And if the fun things that I want to do are location specific (like going to the Drive In), I can do my homework to make sure the place is accessible. I can also set up somewhere to be the Temporary Del Cave, whether it be in the car, in a friend’s spare room, or even the handicap stall. I tend not to carpool, so if I need to check out early no one else is inconvenienced (except whomever’s driving). If food is going to be part of the fun, I can call ahead to see if the food on premises is Del-safe; if not, I can usually find a small thing to pick at and bring food to eat on the way home. Even if I am worried that I will have to cancel last minute, I can make sure that people are as invested in doing the fun thing as much as seeing Del at the fun thing, so if I have to back out I know people are still having fun.

Even when I’m at my sickest, I’ve still entertained guests. I just make sure they’re informed up front that I’m not doing well and they should bring things to entertain themselves, or maybe even make plans to go be a tourist or go shopping at the Outlet Mall, so I don’t feel like they’re sitting outside my bedroom door breathlessly waiting for me to feel social again. That way, we both get to spend some time together, and no one feels mislead or guilty if I need a nap. It doesn’t hurt that we have wi fi and an off-brand Roku device, as well as tons of odd books to read. The town we live in has a few cool things to do, and we’re pretty close to places like Gettysburg and Baltimore if you really want to get your tourist on.

6. Needing a lot of down time, alone, can be spiritually enriching.

At first, any time I had bodily-enforced down time, my gut reaction was distraction. What book can I read, what show can I watch, what silly online game can I get lost in? Those are still good stand-by distractions, but when I’m experiencing more down time than up time, it can feel like I’m wasting my life. It only emphasizes all the things I wish I could be doing, or things I expected myself to be doing at this age that have been replaced with this stupid reality I did not want nor asked for. I start slipping down that greased slope towards the maw of depression. Depression brings it’s own symptoms and challenges, and it complicates your health situation that way. I struggled a lot with depression last year, but what became the rope ladder that got me going in the right direction was finding purpose in my rest. I re-started my meditative practice. I found some great online videos of seated yoga, wherein the guide repeatedly tells you that if a pose or stretch is painful, to just breathe and wait for the next one. I began sitting in front of my altars and just letting my mind wander. I began writing for the sake of writing, instead of feeling pressured to cater every word towards a goal – a new post, a new class, a new ritual, etc. I started a personal diary.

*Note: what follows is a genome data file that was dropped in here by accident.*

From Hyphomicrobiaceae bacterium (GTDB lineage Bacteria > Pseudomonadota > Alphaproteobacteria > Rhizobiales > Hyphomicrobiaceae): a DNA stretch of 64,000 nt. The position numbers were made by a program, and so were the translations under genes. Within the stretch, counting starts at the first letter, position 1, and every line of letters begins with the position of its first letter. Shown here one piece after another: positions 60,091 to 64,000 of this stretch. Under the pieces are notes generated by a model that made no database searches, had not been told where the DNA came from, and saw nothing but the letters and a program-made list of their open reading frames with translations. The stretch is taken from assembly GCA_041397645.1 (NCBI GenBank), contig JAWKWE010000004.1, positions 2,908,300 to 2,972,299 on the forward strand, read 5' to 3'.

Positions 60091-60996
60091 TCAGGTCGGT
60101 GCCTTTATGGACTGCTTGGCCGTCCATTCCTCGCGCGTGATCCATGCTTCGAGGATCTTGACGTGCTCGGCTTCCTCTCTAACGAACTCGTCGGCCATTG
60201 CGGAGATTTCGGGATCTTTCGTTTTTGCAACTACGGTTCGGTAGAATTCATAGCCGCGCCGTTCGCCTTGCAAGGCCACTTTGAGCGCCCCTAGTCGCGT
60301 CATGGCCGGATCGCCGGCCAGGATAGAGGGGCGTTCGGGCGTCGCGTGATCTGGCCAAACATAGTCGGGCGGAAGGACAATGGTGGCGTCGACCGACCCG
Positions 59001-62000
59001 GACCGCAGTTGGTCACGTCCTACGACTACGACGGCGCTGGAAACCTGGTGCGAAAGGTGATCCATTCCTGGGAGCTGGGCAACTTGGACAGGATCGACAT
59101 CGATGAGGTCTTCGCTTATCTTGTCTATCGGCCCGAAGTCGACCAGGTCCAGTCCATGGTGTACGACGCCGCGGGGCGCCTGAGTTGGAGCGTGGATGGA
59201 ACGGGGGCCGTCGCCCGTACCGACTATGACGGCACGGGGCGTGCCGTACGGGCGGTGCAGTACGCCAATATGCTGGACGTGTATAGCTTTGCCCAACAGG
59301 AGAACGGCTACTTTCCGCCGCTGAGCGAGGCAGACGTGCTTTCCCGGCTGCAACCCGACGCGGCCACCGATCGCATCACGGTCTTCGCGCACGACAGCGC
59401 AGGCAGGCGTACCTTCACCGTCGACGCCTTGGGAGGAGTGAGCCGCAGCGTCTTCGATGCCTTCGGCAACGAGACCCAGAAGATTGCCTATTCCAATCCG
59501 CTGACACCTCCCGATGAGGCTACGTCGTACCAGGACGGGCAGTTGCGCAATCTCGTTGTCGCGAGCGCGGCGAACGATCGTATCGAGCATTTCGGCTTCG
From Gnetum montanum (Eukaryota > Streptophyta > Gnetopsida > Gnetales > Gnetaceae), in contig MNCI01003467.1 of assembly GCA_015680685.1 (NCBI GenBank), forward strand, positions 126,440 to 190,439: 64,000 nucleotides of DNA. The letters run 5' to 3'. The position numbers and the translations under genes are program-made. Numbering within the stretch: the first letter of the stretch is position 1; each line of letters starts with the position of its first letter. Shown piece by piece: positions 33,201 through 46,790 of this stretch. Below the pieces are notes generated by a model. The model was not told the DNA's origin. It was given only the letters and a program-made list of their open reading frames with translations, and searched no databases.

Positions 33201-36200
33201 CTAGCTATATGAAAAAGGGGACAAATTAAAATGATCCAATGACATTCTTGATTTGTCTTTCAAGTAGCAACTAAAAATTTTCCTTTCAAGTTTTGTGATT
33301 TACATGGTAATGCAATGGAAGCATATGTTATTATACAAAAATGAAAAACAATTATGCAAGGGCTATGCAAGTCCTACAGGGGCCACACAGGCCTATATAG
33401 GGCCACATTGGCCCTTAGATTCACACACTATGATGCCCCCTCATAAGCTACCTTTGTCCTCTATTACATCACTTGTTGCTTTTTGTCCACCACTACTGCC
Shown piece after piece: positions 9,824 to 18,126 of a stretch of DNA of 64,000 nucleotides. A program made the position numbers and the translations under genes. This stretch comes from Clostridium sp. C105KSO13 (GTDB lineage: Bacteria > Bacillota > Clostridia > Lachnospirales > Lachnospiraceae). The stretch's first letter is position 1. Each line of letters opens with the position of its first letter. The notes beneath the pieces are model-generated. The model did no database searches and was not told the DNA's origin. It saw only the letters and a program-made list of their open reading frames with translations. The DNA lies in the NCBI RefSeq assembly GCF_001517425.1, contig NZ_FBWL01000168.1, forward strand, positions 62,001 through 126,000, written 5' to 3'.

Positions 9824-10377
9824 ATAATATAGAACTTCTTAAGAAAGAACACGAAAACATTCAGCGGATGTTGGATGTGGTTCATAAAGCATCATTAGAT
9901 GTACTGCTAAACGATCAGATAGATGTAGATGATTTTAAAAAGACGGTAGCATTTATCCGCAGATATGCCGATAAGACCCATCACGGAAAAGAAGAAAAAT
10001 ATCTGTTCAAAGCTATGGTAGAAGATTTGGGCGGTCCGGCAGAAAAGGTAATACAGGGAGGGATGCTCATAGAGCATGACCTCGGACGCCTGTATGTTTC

The more I found the usefulness in stillness, the more I began to see bodily-enforced down time as something to look forward to. It let me choose to slow down, even if I didn’t have to, which helps keep me from overdoing it. Even if I’m away from home, being able to find a quiet place to sit by myself and just listen to the nature around me can help me enough so I don’t have to run home at the first sign of discomfort.

It also helped me clear out some cobwebs in my Godphone pipeline. Whodathunk it was easier to hear the Gods when you weren’t constantly doing things or thinking things? It also gave me the joy of feeling the presence of my Gods when I didn’t need them; to be able to sit and commune with them without any goal or purpose other than to be. It fills my heart with joy when I have the distinct pleasure of sharing my life with my Gods, even when all I can do is lay in bed and open myself to them. It has definitely strengthened my bond with Hel, who quite enjoys my company and a cup of tea from time to time.

Just finding ways that make stillness productive in its own way, while still being relaxing and stressless, makes me appreciate that my body reminds me to do it from time to time.

5. Be honest, with yourself and with others, about how much time you can spend with them, and how you want to spend that time.